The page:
Difference Between Tortie and Calico (With Table)

Globally we have varieties of cat breeds known to us. The major difference between these different cat breeds is nothing but the genetic makeup of them. As the slightest change in the genetic code can cause smaller or larger mutations and characteristic features in the body-the color of the fur, eyeball color, different color patches present on the body, whiskers, etc.

Tortie vs Calico

The difference between Tortie and Calico is that the breed of Tortie cats only does have two types of color cats that are black and red, they do not have any white color cats, whereas the breed of Calico has an extra gene present which results in the appearance of white unpigmented spots on the body of the cats. The possibility is that either there will be a white-colored cat with few colored patches or an entirely colored cat with few white patches on the body.

Tortie Cats or Tortoiseshell Cats are the two words used synonymously. The name of the breed is this because of their appearance, just like the shell of the tortoise. Precisely, tortie cats are referred to as bi-colored coats cats. They are people-friendly pets and can be put in houses.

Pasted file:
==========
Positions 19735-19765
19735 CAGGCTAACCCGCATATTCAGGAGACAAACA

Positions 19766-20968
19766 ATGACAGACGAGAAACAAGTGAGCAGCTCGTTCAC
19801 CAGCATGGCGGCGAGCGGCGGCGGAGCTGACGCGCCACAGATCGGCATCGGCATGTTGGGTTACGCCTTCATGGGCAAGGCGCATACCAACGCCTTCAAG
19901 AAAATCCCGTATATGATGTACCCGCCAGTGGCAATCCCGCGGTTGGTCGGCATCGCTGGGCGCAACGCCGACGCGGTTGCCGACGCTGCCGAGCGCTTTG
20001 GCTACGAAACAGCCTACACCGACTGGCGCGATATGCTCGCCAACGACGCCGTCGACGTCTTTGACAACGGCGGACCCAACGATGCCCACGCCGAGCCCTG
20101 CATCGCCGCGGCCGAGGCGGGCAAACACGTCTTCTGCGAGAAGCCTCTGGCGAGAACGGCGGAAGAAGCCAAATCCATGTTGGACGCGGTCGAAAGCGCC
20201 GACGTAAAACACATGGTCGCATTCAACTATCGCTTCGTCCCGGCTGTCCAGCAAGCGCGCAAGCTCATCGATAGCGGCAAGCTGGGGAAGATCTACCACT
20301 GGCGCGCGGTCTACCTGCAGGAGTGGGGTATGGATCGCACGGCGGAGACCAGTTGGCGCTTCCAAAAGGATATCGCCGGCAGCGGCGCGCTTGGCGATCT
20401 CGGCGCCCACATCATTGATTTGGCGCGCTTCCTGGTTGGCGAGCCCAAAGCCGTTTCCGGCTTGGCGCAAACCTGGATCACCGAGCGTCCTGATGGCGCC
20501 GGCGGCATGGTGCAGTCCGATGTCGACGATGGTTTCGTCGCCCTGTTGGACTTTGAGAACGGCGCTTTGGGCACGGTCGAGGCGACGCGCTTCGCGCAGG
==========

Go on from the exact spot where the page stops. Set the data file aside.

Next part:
Calico Cats are referred to the domestic cat breeds which have a tricolored coat matiz present on them. Surprisingly, the word Calico doesn’t refer to any kind of cat breed but is the variation of tricolored coats on the cat’s body. The most common color of the Calico cat is White color with clack and orange color patches.

Comparison Table Between Tortie and Calico

Parámetros de comparaciónTortieCalico
DefiniciónTortie cats are referred to the cats which have an appearance just like a tortoiseshell.Calico cats are referred to the cats which have three colors on their body fur.
Color Commonly they have a blend of orange and black.They have white, orange, and black color on their body fur.
Otros nombresTortoiseshell, TorbieBrindle, Tricolor
RazasAmerican and British Shorthair, Cornish Rex, Persian, Maine CoonsManx, Arabian Mau, Siberian, Turkish Angora, Japanese Bobtail, Turkish Van
ActitudStrong-willed, hot-tempered, possessive towards owner, fierce, unpredictableMore fierce, strong-willed, very high tempered, aggressive behavior like – hissing, biting, swatting,

What is Tortie?

Tortie Cats are also known as Tortoiseshell cats. This is because of the resemblance of their body fur color with that of the shell of a tortoise. Tortie cats are mainly females. There is a rare possibility of male cats, and if so, they are born male. They are usually sterile. 

These types of cats are usually having a blend of orange and black color. Sometimes the cats are born with the dominant colors and are thus referred to as lack of “dominant coloring,” meaning the color on the fur will appear lighter than usual. 

Sometimes Tortie cats resemble one of the colors of the Tabby cats, and thus they are referred to as “Torbie” or “Torbie Cats.” The attitude of the Tortie cats is very fierce, hot-tempered, possessive towards the owner, strong-willed, and is unpredictable.  

Some of the breeds of tortie are – 

  • American Shorthair